By John Paulett, Fenwick Theology Teacher
Editor’s note: Monday, January 28, is the feast day of Saint Thomas Aquinas, priest and doctor of the Catholic Church and patron of students.
Readers interested in exploring the excellent videos of Bishop Robert Barron, the recipient of the Lumen Tranquillum Award from Fenwick High School this year, might start with the short presentation he gives on the man he describes as his hero: St. Thomas Aquinas. The bishop explains how it was at Fenwick, when he was 14 years old, that a theology teacher first introduced him to St. Thomas Aquinas. He describes it as a “bell-ringer” event and goes on to explain how it changed the course of his life. He seems to suggest that this seminal moment led him, through the grace of God, into the priesthood.
Besides his description of the encounter in his freshman theology class, there is another deep Fenwick link in Barron’s explanation of Aquinas. He lists three ideas, which he believes characterize the thought and teaching of Thomas. It is interesting to note how closely the three themes he describes resemble three main ideas characteristic of a Fenwick education. Many high schools talk about the “grad at grad,” or what a graduate will know and be. I would suggest that these three concepts, reflective of the teaching of St. Thomas Aquinas, might be a good description of a Fenwick student after four years on Washington Boulevard.
Bishop Barron first explains in the video that Aquinas believed there was one truth. He explains that people of Thomas’s time (we might note of our time as well) often thought there were two truths — scientific and religious. Aquinas refused to accept that. He knew that there could be only one truth. If science and religion seemed to be in conflict, there was a problem in either the scientific or the theological method. More thought and study were required.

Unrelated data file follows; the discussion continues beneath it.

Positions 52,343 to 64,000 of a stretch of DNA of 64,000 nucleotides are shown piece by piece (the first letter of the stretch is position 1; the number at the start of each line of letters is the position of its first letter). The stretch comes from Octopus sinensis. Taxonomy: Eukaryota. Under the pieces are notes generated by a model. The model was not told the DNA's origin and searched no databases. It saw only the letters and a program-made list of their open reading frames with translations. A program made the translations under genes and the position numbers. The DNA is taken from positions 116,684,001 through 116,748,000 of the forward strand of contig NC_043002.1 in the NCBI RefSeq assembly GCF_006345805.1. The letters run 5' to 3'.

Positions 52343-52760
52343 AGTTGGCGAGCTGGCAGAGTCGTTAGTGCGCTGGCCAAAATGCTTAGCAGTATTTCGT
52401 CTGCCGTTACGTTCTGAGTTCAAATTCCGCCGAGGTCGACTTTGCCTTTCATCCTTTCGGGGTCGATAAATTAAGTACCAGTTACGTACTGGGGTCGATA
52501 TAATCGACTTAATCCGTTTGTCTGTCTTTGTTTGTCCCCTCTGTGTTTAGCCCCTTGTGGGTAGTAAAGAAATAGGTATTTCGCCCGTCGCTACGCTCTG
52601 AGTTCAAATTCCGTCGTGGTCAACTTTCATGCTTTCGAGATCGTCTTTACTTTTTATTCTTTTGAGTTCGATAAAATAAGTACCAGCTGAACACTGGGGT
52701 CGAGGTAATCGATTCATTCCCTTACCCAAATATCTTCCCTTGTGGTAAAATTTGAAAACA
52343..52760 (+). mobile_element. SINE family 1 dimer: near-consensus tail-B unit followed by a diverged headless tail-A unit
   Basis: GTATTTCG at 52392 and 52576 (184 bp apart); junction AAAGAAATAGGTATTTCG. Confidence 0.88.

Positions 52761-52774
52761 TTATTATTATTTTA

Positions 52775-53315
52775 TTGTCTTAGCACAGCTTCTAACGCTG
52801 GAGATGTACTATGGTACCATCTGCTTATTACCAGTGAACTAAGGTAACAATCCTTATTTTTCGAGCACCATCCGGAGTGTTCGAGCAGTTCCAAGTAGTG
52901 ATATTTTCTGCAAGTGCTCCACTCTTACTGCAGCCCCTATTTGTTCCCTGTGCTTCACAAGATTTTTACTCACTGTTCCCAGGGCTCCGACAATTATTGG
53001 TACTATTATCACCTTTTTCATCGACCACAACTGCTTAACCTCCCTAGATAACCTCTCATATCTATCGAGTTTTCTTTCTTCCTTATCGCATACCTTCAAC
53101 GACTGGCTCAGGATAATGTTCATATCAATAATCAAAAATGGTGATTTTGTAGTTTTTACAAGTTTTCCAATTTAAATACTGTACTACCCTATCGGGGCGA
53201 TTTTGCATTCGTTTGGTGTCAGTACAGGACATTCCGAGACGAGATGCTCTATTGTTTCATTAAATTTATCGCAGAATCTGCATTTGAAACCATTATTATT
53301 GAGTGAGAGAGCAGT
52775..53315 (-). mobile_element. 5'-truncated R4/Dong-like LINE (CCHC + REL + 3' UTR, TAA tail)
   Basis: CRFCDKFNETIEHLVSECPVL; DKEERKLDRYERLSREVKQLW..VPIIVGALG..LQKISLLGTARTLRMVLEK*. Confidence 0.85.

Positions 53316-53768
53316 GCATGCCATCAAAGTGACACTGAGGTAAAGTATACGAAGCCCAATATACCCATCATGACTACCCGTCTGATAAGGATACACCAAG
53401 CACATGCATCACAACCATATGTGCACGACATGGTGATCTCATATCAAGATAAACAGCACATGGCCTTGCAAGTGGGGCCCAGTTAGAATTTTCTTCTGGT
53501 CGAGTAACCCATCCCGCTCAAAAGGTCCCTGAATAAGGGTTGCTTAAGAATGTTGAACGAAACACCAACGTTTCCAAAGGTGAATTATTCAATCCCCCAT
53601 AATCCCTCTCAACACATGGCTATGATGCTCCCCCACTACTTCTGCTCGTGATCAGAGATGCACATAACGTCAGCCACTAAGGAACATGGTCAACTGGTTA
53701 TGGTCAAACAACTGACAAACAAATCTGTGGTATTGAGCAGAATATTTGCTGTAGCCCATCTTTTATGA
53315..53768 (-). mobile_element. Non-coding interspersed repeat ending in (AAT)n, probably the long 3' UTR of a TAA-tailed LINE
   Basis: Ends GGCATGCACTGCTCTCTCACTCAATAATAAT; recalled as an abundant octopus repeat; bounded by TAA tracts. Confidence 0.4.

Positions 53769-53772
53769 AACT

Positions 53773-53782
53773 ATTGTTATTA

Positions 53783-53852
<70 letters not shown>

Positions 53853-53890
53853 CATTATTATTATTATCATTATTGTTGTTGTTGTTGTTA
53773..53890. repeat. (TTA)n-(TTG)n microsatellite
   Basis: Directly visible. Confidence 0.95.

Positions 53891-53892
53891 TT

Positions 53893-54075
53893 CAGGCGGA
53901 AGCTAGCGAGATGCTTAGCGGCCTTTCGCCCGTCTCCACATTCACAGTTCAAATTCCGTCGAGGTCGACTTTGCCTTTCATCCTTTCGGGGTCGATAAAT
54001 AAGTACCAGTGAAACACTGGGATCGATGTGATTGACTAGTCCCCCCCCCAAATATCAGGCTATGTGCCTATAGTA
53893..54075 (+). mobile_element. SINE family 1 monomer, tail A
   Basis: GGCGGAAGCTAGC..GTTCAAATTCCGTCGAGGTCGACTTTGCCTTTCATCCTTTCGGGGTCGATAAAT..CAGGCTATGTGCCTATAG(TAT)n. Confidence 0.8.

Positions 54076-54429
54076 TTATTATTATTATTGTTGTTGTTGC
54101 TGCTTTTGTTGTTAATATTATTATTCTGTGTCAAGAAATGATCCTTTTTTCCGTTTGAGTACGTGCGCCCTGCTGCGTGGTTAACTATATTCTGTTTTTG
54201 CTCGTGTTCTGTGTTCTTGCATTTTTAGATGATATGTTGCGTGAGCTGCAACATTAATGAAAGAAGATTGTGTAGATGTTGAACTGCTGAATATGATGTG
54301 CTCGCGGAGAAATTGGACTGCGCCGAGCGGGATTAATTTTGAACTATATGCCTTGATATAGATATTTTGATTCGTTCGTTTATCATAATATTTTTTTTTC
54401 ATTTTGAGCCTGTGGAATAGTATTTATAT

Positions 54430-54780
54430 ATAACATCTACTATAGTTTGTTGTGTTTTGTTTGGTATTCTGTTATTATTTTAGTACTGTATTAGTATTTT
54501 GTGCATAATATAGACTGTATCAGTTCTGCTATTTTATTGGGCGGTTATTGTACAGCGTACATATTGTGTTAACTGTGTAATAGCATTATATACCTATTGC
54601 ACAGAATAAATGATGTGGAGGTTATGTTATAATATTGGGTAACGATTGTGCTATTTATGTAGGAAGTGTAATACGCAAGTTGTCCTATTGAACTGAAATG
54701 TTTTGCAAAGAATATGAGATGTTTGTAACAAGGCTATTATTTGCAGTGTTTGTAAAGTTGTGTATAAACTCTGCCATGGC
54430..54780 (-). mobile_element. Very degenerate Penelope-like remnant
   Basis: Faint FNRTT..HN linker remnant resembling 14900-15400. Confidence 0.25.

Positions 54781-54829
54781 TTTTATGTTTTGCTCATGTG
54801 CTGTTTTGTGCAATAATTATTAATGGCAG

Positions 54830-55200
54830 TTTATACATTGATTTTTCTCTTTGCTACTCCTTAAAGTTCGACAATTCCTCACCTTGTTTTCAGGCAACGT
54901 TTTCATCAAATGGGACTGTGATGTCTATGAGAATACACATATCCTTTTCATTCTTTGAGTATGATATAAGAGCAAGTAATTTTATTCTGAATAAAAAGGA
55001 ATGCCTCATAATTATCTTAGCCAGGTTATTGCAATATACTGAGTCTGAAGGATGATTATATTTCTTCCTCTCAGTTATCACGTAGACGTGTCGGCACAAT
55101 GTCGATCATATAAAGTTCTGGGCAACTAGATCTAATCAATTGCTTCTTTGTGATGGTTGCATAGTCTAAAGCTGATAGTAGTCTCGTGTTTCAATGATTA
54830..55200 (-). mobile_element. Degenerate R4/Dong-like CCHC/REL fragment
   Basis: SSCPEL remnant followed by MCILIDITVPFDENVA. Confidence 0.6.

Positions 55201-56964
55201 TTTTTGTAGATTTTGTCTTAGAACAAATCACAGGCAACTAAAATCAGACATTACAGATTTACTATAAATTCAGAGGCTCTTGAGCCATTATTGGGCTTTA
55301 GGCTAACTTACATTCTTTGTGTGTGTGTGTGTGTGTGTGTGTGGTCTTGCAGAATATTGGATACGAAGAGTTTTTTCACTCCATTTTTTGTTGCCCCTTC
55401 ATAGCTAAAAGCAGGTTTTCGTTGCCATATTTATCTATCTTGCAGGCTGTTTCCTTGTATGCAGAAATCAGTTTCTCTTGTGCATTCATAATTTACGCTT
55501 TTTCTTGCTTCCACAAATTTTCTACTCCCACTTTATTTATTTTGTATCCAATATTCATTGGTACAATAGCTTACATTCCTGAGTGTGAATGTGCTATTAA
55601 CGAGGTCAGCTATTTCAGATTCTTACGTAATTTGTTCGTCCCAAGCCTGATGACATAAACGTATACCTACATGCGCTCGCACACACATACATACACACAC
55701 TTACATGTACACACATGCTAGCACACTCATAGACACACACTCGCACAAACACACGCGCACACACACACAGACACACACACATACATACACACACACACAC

‘Dominicans are not afraid of reason; we embrace it.’
At Fenwick, we sometimes express this same idea as, “Don’t leave your brain at the door of the church (or the theology classroom.)” It is a characteristic of Dominican education to apply rigorous study and thought to every aspect of our education, including our religious belief. We are not afraid of reason; we embrace it. We are convinced that reason and critical examination will lead to the Creator, not contradict creation.
And so we teach Fenwick students to question, to wonder, and to apply the lessons they learn from science and philosophy to their faith. Bishop Barron reassures us that Aquinas had no fear of reason. Neither should we.
Secondly, Barron describes the Thomistic understanding that we are contingent beings. This is a fancy way of saying that we depend on something else for our existence. That thing that is the First Cause, what does not depend on anything else for its existence, is what we call God. It was this explanation of the Proofs of the Existence of God that first rang the bell of 14-year-old Bob Barron. [A Western Springs resident, he transferred to Benet Academy in Lisle.]
I often say to myself, “There is a God and it is not me.” When we recognize that we are dependent on a power beyond ourselves (12-step programs would call it a Higher Power,) we are on the path to faith. We begin this journey with the destruction of self-centeredness and ego. Christian theology calls it “death to self.” In the gospel of John, Jesus tells us, “Unless a grain of wheat falls into the ground and dies, it remains alone. But if it dies, it produces great fruit.”
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